Posted in Just the "facts", Must Read Memoirs, Two Peas in a Pod: Similar Themes | Tagged Aftermath: Violence and remaking of self, Alice Sebold, Ariel Levy, Bernard Lefkowitz, Female Chauvinist Pigs: Women and the rise of raunch culture, Laurie Halse Anderson, Lucky, Meenakshi Gigi Durham, Our Guys, Sexual Violence Awareness Month, Speak, Susan Brison, The Lolita Effect, WISE | 1 Comment »
Many of Book Jam readers and many of our friends are suffering from Downton Abbey withdrawal pains. While unfortunately we can’t write and film any new installments for you, what we can do is to suggest Edwardian tales to tide people over until the cast of this popular BBC series returns. We have looked high and low and started many books that were well… just bad. Then, we thought of a few gems. Ta Ta and Tally ho! Keep Calm and Carry On. Or perhaps in this instance we should say Keep Calm and Read On! (And, yes historians among you, some of the tales we selected do not cleanly fit in the definition of Edwardian - ”covering the reign of King Edward the VII, 1901 to 1910″ - but we hope you will allow us some poetic license, so to speak.)
The Lost Garden by Helen Humphreys (2002) – My search for a good British Edwardian novel meant the other Lisa of this blog and our town’s superb children’s librarian both put this book in my hands. While I sometimes disagree with their individual recommendations, when they both say “you must read this book”, I trust that wholeheartedly. And they were right – I love this book. You would think authors would have run out of ways to tell WWI and WWII stories by now; and then, a book like this proves you wrong. Its slimness masks profound musings on writing, love and life. Pick it up and enjoy your time in the gardens of a British estate just as it has been repurposed as a garden for the war effort. You will meet the young British women/girls sent there to tend the estate, and a group of Canadians soldiers truly just hanging around waiting to be sent to battle. ~ Lisa Christie
Now, a few more words about The Lost Garden from Lisa Cadow, as she has more to say: Humphrey’s other job as a poet really shows in this small masterpiece about World War II. For those going through Downton Abbey withdrawal, this might be the perfect book for you. It’s set at an English country estate that has been given over to the war effort. And, its main character, horticulturist Gwen, is there to help the Women’s Land Army plant potatoes for the people of England. Her time there becomes about much more than potatoes, and the reader is led to hidden gardens, into the world of the great British manor in its heyday, through an encyclopedia of roses, and on a journey of self-discovery.
The House at Tyneford by Natasha Solomons (2011). I read this book several years back but still remember the strong impressions it left me of life in an English Manor House on the eve of World War II. The hustle and bustle of preparing for weekend guests, silver polishing, and the daily setting of the table is really brought to life, as are the politics and complexity of the relationships, both “upstairs and downstairs”, in the house. The House at Tyneford also examines the effect back-to-back world wars had on both the British economy and psyche. This is the story of nineteen year old Elise Landau who is forced to leave Vienna and her beloved family to escape the persecution of Jews at the outset of the second World War. Though she is educated and her parents are well-to-do, she has no other choice but to relocate as a parlor maid in the English countryside. Thus begins a tale of change, challenge, heartbreak as the reader watches Elise tap into inner strengths and resiliency she never knew she had. A wonderful read. Note: We reviewed another one of Solomon’s excellent books on the Book Jam, Mr. Rosenblum Dreams in English which also examines British class issues but many decades later. ~Lisa Cadow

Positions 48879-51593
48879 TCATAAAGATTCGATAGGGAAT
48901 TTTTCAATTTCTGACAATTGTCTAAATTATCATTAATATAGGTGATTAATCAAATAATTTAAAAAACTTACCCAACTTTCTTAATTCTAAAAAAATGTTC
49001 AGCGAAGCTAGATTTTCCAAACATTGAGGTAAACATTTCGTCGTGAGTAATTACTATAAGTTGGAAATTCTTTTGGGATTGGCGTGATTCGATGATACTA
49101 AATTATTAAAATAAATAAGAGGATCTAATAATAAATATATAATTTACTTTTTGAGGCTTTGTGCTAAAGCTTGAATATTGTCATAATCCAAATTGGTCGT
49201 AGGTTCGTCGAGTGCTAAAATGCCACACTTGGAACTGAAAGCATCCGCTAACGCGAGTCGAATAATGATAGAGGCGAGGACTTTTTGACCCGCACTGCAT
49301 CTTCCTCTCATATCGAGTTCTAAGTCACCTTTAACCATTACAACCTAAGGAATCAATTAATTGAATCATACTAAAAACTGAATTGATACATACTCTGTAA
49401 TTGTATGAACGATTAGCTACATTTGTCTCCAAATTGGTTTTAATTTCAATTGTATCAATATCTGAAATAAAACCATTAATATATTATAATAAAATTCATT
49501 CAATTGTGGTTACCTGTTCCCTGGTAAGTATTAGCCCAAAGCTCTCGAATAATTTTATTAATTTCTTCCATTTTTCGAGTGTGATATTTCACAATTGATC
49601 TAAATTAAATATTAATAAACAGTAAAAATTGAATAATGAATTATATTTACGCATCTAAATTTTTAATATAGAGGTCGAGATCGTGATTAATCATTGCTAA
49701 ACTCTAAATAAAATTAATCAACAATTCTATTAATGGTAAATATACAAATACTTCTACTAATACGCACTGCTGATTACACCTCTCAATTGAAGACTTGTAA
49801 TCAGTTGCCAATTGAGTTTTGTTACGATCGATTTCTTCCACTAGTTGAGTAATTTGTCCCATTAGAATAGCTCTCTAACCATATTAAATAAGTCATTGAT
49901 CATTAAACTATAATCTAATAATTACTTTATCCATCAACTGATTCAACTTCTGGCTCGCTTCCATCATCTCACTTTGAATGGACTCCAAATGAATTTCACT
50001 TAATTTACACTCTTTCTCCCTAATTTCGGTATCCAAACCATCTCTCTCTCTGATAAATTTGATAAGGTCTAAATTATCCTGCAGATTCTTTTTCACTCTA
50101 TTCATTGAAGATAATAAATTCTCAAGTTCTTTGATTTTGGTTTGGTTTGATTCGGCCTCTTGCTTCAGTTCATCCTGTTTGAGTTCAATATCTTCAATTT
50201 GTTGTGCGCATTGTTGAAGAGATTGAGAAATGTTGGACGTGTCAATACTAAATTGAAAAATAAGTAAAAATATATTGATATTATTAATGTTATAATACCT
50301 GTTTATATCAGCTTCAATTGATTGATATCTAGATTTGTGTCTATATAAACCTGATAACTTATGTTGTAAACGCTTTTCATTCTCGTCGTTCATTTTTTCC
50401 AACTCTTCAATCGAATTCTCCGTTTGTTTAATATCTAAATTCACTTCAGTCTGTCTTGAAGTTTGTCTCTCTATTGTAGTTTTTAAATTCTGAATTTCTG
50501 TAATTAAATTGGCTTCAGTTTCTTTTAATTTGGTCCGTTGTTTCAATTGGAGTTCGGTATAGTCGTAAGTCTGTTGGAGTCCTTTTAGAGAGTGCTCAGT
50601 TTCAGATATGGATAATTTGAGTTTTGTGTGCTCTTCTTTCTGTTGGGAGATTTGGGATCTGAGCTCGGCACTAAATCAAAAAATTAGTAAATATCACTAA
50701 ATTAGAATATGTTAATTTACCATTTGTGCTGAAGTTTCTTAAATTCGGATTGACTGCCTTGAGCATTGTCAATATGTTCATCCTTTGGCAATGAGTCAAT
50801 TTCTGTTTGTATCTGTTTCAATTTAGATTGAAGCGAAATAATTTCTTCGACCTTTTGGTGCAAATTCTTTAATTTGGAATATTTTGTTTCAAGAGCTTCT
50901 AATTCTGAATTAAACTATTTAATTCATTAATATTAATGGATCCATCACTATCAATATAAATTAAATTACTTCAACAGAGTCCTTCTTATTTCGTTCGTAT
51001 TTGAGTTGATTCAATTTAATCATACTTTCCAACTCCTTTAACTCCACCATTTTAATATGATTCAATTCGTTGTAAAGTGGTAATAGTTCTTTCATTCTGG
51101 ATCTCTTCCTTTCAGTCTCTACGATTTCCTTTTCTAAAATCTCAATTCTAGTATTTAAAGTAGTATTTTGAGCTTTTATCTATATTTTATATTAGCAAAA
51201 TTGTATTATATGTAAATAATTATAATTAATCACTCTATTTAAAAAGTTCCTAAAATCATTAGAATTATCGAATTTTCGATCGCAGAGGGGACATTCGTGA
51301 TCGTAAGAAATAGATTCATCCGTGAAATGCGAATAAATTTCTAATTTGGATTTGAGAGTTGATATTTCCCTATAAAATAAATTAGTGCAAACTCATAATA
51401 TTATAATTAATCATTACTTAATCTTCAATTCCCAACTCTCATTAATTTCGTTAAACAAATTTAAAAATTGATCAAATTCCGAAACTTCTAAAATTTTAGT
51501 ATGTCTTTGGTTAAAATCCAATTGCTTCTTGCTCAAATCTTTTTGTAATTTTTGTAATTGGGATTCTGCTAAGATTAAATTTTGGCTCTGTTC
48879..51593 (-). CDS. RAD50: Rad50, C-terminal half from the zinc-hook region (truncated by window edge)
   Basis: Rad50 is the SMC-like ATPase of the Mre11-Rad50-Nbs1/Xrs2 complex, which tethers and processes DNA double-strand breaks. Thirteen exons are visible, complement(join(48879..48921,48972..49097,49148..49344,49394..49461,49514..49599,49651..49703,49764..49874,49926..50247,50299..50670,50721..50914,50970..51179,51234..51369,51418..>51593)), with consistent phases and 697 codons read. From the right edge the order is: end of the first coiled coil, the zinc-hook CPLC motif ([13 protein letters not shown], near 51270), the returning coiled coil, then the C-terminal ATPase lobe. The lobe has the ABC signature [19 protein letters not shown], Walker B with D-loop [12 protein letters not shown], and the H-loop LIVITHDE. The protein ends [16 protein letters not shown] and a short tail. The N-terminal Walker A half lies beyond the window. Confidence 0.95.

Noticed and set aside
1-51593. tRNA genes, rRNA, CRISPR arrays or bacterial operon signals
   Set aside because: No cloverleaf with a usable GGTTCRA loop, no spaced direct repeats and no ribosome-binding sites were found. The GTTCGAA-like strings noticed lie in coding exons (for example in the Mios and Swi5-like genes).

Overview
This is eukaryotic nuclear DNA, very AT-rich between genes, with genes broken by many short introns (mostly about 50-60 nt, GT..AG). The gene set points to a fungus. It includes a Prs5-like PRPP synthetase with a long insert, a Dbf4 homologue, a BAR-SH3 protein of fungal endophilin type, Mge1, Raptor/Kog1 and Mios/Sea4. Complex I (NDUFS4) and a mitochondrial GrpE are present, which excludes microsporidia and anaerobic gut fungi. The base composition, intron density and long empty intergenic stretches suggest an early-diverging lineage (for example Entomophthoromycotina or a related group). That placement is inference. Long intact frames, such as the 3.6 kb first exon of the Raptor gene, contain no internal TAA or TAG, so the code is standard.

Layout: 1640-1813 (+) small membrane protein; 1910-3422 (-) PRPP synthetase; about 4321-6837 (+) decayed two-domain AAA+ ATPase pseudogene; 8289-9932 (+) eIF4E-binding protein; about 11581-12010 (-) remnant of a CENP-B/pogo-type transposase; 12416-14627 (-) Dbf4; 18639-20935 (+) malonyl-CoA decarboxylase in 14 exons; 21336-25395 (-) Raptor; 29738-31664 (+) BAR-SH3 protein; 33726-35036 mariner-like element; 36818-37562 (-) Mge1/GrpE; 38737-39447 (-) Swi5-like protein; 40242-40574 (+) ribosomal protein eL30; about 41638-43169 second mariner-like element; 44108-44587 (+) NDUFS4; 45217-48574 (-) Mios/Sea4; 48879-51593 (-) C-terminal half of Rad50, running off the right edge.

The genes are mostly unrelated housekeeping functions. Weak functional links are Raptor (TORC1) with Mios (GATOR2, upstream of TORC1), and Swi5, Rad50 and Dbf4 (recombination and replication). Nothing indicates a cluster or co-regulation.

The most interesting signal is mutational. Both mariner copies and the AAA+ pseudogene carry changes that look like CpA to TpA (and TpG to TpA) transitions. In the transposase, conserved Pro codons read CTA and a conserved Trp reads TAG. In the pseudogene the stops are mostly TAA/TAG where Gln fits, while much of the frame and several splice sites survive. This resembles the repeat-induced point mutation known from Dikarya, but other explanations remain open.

The Maisie Dobbs series by Jacqueline Winspear (2003 to 2012) – We have posted about Maisie before And, while we both feel the last book was a bit overwrought, overall this series is satisfying and delivers unique looks at WWI England. The main character, Maisie is a former front line nurse attempting to support herself as an unmarried woman after the war ends. As a former “downstairs” maid to a wealthy family she is determined not to return to serving a house and finds unique work as a detective of sorts. To find our earlier reviews of Ms. Winspear’s work, put “Maisie Dobbs” in the search block of The Book Jam Blog (located in the upper right hand side). ~ Lisa Cadow and Lisa Christie
Posted in Armchair Travelers, Fiction Fanatics, Historical Fiction Buffs | Tagged Downton Abbey, Edwardian Era, Edwardian Novels, Helen Humphreys, Jacqueline Winspear, Keep Calm and Carry On, Lost Garden, Maisie Dobbs, Mr. Rosneblum Dreams in English, Natasha Solomons, The House at Tyneford, Upstairs Downstairs | 2 Comments »